So you want to sell your business but there are some aspects of it that, frankly, you’d like to sweep under the negotiating room carpet.
Bear in mind, however, that trying to hide your businesses weaknesses during the selling process may not do you any favours. In fact, some buyers may even see your business’s ‘soft spots’ as opportunities for growth.
Always remember that a buyer and a seller are like jigsaw puzzle pieces, trying to find the right fit.
Before you put your business up for sale, undertake a SWOT analysis. This is a simple task - a pros and cons list if you will - that categorises the Strengths, Weaknesses, Opportunities and Threats that exist within your enterprise.
You may be surprised, when everything is down on paper, by what you have let slip over the years, what is not as bad as you thought and what your business does very well.
This analysis will enable you to be resourceful when thrashing out the sale. Your buyer will probably carry out a due diligence investigation before seriously considering your business and if you are fully aware of the situation from your side, you will be armed for negotiation, rather than exposed at the critical moment.
A matter of perspective
When it comes to the sale of a business, beauty is most certainly in the eye of the beholder. What you may see as your weak points may be things your buyer has strong expertise in and they may not see them as an issue at all.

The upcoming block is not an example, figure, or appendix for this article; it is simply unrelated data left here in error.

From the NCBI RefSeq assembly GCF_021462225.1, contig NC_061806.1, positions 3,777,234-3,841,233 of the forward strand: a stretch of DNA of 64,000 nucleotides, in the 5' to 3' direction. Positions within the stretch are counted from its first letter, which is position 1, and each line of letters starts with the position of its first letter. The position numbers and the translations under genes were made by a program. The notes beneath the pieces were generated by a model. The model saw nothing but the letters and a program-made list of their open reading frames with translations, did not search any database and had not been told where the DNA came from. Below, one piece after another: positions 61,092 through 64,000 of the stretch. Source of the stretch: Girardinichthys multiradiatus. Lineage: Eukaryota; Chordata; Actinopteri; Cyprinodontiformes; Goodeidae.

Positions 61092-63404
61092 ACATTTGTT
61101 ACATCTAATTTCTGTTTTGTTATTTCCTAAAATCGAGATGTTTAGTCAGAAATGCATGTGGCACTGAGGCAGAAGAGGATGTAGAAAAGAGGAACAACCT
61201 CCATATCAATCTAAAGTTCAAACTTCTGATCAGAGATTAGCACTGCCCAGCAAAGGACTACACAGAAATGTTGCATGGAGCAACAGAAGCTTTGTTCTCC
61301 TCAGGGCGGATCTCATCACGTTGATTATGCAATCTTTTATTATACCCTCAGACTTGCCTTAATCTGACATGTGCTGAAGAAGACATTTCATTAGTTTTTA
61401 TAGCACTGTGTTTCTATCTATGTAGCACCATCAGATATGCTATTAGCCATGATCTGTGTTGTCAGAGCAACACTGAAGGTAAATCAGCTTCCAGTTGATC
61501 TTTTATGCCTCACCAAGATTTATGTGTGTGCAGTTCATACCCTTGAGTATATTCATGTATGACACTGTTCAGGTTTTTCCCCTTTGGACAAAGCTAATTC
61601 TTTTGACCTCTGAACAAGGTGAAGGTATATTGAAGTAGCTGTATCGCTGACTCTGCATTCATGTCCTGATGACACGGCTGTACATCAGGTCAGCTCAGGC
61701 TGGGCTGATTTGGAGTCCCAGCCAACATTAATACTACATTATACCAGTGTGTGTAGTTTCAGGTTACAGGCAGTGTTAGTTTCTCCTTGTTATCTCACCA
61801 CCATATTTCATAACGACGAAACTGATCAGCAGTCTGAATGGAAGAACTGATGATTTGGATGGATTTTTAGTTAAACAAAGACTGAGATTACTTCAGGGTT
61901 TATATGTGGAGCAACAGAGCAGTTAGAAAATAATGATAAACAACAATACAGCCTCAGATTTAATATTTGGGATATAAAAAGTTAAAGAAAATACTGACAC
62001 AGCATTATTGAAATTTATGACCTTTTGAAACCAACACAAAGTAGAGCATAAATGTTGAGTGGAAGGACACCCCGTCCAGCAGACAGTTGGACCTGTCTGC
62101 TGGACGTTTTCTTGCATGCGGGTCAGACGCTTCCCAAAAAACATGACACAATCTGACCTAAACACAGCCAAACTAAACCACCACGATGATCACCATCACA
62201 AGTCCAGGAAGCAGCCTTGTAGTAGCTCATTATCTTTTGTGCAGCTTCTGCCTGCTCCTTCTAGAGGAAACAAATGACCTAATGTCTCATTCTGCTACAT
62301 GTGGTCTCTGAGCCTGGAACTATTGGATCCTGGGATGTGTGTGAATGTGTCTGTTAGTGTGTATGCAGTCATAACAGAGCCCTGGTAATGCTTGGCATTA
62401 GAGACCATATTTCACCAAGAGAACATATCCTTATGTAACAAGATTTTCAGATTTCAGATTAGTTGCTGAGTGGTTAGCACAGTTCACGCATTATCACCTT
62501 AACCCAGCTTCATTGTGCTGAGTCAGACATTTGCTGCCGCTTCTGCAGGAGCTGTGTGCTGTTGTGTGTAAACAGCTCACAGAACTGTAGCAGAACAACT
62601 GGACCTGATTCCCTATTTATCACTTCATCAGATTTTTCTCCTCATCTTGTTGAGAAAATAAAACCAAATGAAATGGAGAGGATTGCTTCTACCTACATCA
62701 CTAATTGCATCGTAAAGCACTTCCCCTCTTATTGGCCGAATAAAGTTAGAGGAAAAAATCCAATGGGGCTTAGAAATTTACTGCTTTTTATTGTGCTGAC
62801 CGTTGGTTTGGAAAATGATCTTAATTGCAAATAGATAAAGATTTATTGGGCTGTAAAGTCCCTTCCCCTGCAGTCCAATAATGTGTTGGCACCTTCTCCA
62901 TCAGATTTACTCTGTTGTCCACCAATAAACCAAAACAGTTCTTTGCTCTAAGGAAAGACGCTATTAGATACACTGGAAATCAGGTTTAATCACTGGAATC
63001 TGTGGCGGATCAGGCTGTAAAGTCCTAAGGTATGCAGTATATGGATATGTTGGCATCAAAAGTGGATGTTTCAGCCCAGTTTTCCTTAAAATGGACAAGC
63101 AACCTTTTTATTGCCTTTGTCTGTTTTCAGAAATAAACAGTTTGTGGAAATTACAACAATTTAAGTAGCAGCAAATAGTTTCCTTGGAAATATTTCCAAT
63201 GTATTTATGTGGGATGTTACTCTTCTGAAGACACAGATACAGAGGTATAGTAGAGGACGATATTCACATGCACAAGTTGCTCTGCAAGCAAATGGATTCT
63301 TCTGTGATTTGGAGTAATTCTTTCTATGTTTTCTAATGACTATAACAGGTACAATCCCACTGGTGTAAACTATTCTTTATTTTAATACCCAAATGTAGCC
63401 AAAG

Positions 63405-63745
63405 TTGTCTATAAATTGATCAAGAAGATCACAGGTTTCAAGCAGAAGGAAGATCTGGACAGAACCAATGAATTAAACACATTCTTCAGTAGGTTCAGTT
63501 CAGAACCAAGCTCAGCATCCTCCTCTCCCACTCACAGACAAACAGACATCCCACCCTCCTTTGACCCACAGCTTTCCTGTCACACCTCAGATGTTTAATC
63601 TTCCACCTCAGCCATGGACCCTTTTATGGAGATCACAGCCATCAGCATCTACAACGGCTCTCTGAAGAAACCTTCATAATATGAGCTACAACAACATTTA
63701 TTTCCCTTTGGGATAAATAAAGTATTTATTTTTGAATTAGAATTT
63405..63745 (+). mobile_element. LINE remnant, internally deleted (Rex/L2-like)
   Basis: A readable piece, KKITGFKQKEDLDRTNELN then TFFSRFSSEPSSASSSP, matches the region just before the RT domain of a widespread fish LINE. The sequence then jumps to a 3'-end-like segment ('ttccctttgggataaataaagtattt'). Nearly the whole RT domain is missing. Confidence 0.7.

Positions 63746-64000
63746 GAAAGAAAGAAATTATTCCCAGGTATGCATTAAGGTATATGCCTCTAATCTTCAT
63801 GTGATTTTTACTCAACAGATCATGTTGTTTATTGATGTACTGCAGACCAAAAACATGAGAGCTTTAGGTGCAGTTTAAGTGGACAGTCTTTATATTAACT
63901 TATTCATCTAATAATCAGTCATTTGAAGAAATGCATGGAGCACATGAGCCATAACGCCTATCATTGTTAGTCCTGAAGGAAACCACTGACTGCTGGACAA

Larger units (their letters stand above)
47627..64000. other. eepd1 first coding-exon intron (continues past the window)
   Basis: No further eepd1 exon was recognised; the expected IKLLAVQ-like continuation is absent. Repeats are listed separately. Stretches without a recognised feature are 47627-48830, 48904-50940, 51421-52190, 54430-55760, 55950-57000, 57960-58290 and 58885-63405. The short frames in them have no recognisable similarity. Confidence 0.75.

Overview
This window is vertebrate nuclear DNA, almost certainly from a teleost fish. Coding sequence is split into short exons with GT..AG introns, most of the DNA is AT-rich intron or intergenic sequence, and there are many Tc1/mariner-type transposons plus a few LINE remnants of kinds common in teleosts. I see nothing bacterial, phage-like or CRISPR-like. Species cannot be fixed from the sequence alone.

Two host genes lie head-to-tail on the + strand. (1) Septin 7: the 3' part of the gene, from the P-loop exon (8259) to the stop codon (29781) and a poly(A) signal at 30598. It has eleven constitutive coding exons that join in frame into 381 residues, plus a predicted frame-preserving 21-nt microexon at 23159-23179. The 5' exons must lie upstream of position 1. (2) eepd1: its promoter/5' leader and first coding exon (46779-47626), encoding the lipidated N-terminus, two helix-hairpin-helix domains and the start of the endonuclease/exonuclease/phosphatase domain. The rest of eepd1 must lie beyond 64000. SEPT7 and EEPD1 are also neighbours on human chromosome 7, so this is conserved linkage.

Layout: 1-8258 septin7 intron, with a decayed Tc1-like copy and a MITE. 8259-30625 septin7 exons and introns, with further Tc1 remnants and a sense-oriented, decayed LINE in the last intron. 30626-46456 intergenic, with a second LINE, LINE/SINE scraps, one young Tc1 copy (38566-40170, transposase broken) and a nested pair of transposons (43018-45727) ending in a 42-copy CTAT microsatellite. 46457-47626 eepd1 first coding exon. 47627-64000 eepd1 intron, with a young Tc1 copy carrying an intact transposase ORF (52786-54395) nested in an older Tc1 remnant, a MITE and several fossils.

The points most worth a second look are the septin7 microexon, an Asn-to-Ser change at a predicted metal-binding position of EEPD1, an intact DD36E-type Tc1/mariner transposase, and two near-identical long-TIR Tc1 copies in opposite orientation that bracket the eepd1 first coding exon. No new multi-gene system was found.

For example, your own perceived weaknesses may be that you are holding too much stock, despite having a great product and a loyal client base. In short, your sales are lacking.
Your buyer may be inspired by the product and will see your sales deficit as an opportunity to use their key strength - an expertise in sales and targeting new clients.
How about if you have a good, established sales base but your operating systems are out of date? Your potential buyer could well be a tech wizard who is not so hot at selling!
This kind of ‘win-win’ situation is worth waiting for, as it will make your business more attractive and so add value.
Choose your moment
When all factors are on the table, it will probably become apparent that the mixture of your business’ and your buyer’s strengths and weaknesses are a complex fit.
Whilst it’s good to be candid about the whole package of your business, don’t put yourself in a poor negotiating position by overtly documenting your weaknesses in any marketing material or information memorandum.
Bring perceived weaknesses up organically within discussions, and preferably in relation to some positive antidote your buyer may possess.
This way, you will retain control over your sale and can choose carefully how and when to reveal certain facts.
Don’t hide your business’s flaws – dress them up as opportunities and make that sale!
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